Publications (7)6.44 Total impact

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    ABSTRACT: The objective of this open, randomized, multicenter study is to investigate the benefits and economic efficiency of self-management of oral anticoagulation in patients with atrial fibrillation (SMAAF study) in comparison with a group of patients given conventional care by a general practitioner or specialist. Two thousand patients suitable for self-management will be assigned at random to either the self-management group or the control group. The numbers of thromboembolic and hemorrhagic complications requiring treatment during the 2-year follow-up period will be recorded as the primary end point. The secondary endpoint variables will be maintenance of the INR value in the individual target range, INR variance, the course of complications over time, and the cost efficiency of self-management compared with the routine procedures. The last of these parameters will include the diagnostic and/or therapeutic measures carried out, the duration of inpatient hospital treatment, and the social consequences (subsequent rehabilitation treatment, inability to work, forced rentirement). The estimate of the required number of patients was based on the assumption that during long-term anticoagulant therapy within the framework of primary and secondary prevention 4% of patients with chronic non-valvular atrial fibrillation would have severe thromboembolic of hemorrhagic complications each year. Since this rate can be halved by self-management, a one-tailed χ2-test of 80% power and a 5% significance threshold would require n = 997 patients per group. The results of the SMAAF study will establish the socioeconomic benefits of selfmanagement in patients with non-valvular atrial fibrillation.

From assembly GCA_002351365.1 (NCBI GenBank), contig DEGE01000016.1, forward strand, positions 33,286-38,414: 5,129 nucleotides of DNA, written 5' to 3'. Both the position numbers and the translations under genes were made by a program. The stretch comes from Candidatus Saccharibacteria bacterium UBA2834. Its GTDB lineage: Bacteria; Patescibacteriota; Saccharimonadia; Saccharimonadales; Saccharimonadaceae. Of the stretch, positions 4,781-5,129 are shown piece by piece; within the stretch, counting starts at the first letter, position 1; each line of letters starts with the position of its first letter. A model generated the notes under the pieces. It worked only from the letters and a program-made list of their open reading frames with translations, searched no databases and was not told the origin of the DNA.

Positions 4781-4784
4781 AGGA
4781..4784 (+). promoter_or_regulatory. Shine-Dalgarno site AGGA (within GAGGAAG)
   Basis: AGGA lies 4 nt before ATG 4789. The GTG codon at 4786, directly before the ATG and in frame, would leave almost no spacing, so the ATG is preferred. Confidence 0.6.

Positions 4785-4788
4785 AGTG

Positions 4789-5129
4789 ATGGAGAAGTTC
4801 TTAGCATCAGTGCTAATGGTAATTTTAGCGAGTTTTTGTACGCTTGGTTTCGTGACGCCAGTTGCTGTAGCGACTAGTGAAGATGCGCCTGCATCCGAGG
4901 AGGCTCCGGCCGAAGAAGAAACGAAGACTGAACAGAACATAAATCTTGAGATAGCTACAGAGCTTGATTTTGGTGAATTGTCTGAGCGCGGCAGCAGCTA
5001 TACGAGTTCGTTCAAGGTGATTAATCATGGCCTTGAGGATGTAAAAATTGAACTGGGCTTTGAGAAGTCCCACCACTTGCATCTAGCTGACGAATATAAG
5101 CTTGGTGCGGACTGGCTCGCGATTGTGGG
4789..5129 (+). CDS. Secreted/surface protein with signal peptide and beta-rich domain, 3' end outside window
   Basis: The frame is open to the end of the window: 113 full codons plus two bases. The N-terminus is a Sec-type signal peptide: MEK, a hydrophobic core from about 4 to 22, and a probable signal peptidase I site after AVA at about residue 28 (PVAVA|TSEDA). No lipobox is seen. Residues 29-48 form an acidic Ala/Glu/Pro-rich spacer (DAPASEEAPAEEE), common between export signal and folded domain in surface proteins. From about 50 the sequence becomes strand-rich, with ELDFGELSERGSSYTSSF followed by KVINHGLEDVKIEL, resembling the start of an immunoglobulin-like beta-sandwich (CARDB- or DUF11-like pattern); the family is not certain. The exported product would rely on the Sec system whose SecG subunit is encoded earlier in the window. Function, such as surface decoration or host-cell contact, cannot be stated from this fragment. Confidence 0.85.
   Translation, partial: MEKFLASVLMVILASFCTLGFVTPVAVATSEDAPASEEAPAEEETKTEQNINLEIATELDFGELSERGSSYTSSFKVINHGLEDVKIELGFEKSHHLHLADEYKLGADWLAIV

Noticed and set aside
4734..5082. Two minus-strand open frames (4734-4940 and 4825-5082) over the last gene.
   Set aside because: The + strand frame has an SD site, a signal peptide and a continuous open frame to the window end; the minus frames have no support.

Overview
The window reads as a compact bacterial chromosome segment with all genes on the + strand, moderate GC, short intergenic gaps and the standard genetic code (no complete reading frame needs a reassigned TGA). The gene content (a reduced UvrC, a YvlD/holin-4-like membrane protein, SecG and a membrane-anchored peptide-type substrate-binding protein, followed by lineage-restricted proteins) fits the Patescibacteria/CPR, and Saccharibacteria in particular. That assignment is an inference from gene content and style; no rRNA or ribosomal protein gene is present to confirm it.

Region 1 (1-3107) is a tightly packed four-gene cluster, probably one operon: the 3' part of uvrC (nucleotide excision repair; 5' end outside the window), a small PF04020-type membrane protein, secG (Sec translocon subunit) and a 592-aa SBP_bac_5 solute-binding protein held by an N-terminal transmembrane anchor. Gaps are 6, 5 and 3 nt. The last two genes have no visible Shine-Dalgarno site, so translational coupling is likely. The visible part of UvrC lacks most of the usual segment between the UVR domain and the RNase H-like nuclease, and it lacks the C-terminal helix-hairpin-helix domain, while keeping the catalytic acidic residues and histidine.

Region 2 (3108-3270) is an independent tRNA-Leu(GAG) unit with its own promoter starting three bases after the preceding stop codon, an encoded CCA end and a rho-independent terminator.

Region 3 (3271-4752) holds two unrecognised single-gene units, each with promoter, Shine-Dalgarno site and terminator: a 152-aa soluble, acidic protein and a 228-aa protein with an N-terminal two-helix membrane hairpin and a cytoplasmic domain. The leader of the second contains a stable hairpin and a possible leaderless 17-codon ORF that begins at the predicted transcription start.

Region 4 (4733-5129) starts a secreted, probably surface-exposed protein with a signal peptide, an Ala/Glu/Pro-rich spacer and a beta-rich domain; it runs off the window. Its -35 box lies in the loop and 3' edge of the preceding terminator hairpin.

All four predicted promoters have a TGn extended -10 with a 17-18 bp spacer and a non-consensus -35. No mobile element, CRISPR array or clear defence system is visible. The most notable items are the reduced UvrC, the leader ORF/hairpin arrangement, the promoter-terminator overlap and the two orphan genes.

No preview · Article · Apr 2012 · Zeitschrift für Kardiologie
  • H Völler · J Glatz · U Taborski · A Bernardo · C Dovifat · K Heidinger
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    ABSTRACT: Most patients with atrial fibrillation are at risk of suffering thromboembolic events. This risk can be reduced by twothirds by efficient anticoagulation. This prospective multi-center trial investigated whether the quality of treatment can be improved by self-management in patients with atrial fibrillations (SMAAF Study) compared to conventional patient management by the family doctor. Two thousand patients suitable for self-management were to be randomized into the two arms of the study. In the period of investigation from December 1999 to July 2001, only 202 patients (64.3+/-9.2 years, 69.3% men) consented to participate. The study was discontinued prematurely since the number of patients was too low. As a consequence, the group comparison is confined to the evaluation of the INR values measured using the two-tailed t test. Of the 202 patients included, 101 were assigned to the self-management group (64.6+/-9.6 years, 71.4% men) and 101 (64.1+/-8.9 years, 61.4% men, n.s.) were assigned to the group managed by the family doctor. The total number of INR measurements was 2 865. This comprised 2 072 measurements in patients under self-management and 793 in the family doctor group. The values were within the target range significantly more frequently (p=0.0061) in patients under self-management (67.8%) as compared to the family doctor group (58.5%). There was a trend with regard to the time within target range, but the difference was not significant (178.8+/-126 days as compared to 155.9+/-118.4 days). In the self-management group, there were two severe hemorrhages, and there was one thromboembolic event in the family doctor group. Management of oral anticoagulation by INR self-management in patients with atrial fibrillation is not inferior to conventional care.